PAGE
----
The thing that surprises me about this bike, though, is the fact that my brother gave it to me. After years of demolishing every one I've ever had, whether it was a mountain bike, BMX bike, racing bike, or some Frankenstein's Monster of spokes and sprockets, he gave me a bike. After so long of having him take them away from me the bicycle cycle had come full circle with him. The fact that I'm using a bike that would otherwise be scrapped is recycling, in a way, which furthers the bicycle recycle cycle.

There's a lot of consonance going on here.

My point is this; my rickety old 1980s Schwinn Traveler has been something I've enjoyed playing around with, and I'm stoked to continue fixing it up more.

Wednesday, February 19, 2014

I'm A Hotel Clerk

I'm a hotel clerk. I make room reservations, check-in guests, attend to rooms, and maintain things as needed in both the facility and in concierge services. One perk about this job, though, is the people-watching and interactions I get. I meet a lot of people every day, especially in the busy months at the hotel, and it's easy to forget how much there is to the people-watching aspect of standing at the desk.

I talk to people from all over the world. Since I work as a desk clerk in a hotel that sits between Las Vegas, Los Angeles, Yosemite, Tahoe, and basically every place to see in California and Nevada, I'm constantly talking to people from all over Europe, Asia, South America, and Oceania. This week I talked to a few guys from Serbia, helped out a Taiwanese couple book a room, gave some French tourists directions, and worked around language and cultural barriers like I do ever day of the work week. I like to think that adds a degree of uniqueness to my job; that, in the middle of nowhere, there's a melting pot of nationalities, all stopping for the night during their tour of the American West.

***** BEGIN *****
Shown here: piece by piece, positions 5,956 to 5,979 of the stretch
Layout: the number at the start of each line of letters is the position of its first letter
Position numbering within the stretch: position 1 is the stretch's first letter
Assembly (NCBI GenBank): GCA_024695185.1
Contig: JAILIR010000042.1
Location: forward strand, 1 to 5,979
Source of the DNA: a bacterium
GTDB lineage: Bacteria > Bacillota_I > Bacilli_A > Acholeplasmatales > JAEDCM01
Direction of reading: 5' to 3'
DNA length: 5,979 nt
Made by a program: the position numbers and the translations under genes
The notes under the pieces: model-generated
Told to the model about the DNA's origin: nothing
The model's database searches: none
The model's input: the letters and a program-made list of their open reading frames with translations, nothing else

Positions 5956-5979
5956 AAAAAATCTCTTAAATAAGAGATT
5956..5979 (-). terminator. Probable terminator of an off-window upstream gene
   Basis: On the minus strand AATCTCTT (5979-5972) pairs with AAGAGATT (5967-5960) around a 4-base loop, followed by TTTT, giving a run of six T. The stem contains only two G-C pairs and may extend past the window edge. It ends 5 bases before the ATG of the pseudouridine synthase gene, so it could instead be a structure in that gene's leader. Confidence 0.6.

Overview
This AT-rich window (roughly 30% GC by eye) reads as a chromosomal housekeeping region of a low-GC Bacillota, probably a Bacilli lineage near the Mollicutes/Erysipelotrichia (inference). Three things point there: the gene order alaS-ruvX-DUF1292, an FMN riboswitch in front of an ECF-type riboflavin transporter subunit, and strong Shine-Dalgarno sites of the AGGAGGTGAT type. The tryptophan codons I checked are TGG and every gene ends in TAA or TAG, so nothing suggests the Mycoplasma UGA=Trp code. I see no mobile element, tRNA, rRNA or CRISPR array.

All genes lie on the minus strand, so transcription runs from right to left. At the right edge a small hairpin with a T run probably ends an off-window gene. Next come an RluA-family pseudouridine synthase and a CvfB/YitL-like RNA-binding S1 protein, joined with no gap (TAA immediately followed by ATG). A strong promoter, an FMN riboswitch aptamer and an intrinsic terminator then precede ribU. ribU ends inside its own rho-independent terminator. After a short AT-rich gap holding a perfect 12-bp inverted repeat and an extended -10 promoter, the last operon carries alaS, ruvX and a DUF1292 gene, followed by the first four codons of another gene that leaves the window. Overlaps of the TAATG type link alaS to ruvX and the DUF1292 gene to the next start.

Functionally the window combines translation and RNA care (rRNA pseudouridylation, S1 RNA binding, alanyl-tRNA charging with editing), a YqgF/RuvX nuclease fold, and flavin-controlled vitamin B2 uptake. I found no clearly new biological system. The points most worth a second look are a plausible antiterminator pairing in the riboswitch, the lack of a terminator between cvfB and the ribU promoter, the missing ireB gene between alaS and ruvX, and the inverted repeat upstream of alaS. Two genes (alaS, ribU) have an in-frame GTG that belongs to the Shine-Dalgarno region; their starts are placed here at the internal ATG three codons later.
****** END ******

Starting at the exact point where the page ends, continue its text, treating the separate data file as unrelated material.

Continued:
Every walk of life comes through, too; young families moving across the state, old retired couples vacationing from the East Coast, affluent yuppies with money to spare, poor folks looking for a cheap place to crash for the night, all kinds from all over talk to me on a regular basis. I hear ideas and opinions from people every day, some progressive and interesting, other ill-informed and occasionally racist. Some folks are kind. Others are mean. Most are indifferent. Everyone is generally pretty tired.

It's a funny job, being the guy who gets total strangers to pay for places to crash for the night, but I credit working here to me actually being able to be social and a little more comfortable with myself. Thanks to being in front of so many people from so many backgrounds for so long I've managed to come out of my shell. Thanks to tourists from all over the planet I've learned how to determine where some accents are from. Thanks to catering to everyone I've learned how to accept-- or, at the very least, tolerate-- pretty much everyone.